The CSRT is the corporate entity under which the accreditation program operates. The CSRT Board is responsible for the program and allocates funds required to operate the program. Program review teams conduct program assessments on behalf of CSRT.
It’s official! I am now a member of OTTIAQ, Ordre des traducteurs, terminologues et interprètes agréés du Québec! This is something I wanted for my personal satisfaction and it took over one year to get through the certification process, but it was well worth it to become a member of the professional order for my profession.
Here is the official letter from Pauline Pommet, the certification coordinator.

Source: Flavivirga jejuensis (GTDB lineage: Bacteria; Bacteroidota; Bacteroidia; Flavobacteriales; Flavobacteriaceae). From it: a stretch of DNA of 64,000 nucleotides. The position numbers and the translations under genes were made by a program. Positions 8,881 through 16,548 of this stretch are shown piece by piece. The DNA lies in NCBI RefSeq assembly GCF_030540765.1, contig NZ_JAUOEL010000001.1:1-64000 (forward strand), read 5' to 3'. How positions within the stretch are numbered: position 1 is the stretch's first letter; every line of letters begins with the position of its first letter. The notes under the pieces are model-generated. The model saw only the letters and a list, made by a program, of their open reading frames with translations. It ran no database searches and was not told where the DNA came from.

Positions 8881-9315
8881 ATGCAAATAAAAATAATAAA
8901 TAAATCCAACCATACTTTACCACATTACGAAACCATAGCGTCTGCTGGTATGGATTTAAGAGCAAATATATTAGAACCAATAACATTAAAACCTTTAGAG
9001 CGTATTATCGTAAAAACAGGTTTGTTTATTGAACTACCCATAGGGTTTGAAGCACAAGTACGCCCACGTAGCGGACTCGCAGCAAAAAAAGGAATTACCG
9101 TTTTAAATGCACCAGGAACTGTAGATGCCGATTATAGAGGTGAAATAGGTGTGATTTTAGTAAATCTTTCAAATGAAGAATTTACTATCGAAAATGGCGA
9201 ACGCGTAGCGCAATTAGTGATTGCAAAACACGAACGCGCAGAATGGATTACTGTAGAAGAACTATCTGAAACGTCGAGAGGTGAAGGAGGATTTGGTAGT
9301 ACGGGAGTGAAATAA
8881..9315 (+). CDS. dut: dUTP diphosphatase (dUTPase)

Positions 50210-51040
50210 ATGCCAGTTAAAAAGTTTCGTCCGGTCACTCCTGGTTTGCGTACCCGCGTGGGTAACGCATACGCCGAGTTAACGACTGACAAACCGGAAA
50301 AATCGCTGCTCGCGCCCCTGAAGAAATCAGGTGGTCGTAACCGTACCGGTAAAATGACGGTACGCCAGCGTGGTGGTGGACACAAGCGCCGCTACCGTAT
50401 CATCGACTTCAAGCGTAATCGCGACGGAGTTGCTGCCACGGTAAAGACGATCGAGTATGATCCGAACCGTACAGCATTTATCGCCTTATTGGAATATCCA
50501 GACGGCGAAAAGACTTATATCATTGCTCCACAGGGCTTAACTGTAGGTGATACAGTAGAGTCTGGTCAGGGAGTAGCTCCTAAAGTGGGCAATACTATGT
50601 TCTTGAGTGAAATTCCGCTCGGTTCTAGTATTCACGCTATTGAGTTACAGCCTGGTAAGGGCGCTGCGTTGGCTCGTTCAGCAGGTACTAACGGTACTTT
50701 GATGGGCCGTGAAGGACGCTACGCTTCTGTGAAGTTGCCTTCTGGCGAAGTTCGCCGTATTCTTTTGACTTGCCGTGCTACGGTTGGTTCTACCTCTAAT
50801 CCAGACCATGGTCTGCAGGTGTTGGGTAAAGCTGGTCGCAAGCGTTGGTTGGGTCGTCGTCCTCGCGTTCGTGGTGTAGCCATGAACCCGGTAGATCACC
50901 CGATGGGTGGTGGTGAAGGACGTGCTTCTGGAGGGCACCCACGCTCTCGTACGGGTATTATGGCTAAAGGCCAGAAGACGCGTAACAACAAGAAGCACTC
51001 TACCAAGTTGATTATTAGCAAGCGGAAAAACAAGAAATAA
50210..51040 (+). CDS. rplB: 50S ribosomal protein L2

Karin Adamczyk, C.Tr.
Since 2008, I have translated many types of documents for Total S.A. on topics ranging from business matters, human resources, medical issues and the company’s activities throughout the world. I have also worked on special reports and various publications. Projects included texts on oil and gas exploration, development and production, refining of oil and petroleum products, and power generation.
Responsible Investment Group Inc., more commonly known as (GIR), is a Canadian leader in the area of extra-financial strategic advisory services. Translated a corporate issues report with descriptions of humans rights standards and policies, financial reporting standards and information on responsible investment.